The strange little 19th century doll which is currently on display in the History Room of the Black and White House Museum was found in a crevice of the brickwork of 21 East Street, Hereford. In a fold of her dress was a handwritten note which read:
"Mary Ann Ward,
I act this spell upon you from my holl heart wishing you to never rest nor eat nor sleep the rester part of your life. I hope your flesh will waste away and I hope you will never spend another penny I ought to have.
The body is made of wood, with arms and legs of red checked cotton material. Her head bears traces of paint; she has a string and silk pigtail and wears a red spotted dark blue cotton dress. .
Wishing this from my whole heart."
It seems reasonable to suggest that the doll is a magical object know as a Poppet (or mommet, moppet, poppit or pippy). These were used in folk magic and witchcraft for casting spells on a person or to aid that person through magic. It was from these European dolls that the myth of voodoo dolls arose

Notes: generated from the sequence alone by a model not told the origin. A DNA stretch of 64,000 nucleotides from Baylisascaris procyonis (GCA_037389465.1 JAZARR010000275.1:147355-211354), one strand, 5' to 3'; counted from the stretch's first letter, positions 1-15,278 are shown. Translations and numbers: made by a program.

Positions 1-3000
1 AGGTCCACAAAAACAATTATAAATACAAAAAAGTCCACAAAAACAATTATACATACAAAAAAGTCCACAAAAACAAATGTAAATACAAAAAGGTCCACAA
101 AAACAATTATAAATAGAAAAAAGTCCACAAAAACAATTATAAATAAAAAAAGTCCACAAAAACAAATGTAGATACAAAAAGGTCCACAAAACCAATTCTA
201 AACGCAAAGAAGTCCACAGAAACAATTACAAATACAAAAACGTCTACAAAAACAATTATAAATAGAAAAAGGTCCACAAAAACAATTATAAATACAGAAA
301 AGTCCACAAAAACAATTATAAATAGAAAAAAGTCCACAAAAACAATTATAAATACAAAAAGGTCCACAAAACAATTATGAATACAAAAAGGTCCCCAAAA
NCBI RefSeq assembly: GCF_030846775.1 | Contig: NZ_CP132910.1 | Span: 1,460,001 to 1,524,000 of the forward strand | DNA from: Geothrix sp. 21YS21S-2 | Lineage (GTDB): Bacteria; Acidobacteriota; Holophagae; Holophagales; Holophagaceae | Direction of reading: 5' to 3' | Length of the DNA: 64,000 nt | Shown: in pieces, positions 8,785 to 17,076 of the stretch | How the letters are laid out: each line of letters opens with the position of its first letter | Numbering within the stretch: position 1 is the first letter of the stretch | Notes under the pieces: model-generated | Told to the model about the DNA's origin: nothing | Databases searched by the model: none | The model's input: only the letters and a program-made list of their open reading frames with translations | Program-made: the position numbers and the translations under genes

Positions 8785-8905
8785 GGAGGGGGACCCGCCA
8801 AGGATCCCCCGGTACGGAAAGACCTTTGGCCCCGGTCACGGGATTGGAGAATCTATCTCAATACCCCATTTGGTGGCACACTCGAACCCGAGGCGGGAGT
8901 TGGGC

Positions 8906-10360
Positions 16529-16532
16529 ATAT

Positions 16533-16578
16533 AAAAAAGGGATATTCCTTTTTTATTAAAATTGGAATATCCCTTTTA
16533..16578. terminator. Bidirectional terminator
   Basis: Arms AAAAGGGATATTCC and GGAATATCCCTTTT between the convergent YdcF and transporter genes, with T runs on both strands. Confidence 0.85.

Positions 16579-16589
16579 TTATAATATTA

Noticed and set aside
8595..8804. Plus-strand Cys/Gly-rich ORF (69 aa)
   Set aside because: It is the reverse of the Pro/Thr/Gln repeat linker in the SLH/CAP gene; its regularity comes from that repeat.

It is clear that this spell is hostile in intent and hopes to rectify an injustice, real or perceived. What is not clear is who this is aimed at, unfortunately there are a number of Mary Ann Wards born in Hereford and Herefordshire in the 19th Century, and at least one Mary Ann Ward who moved here (in this case from Birmingham).
The word poppet is an older spelling of puppet, from Middle English popet, meaning a small child or a doll. In British English it continues to hold this meaning. Poppet is also a chiefly British term of endearment.
Source: Herefordshire Museum Service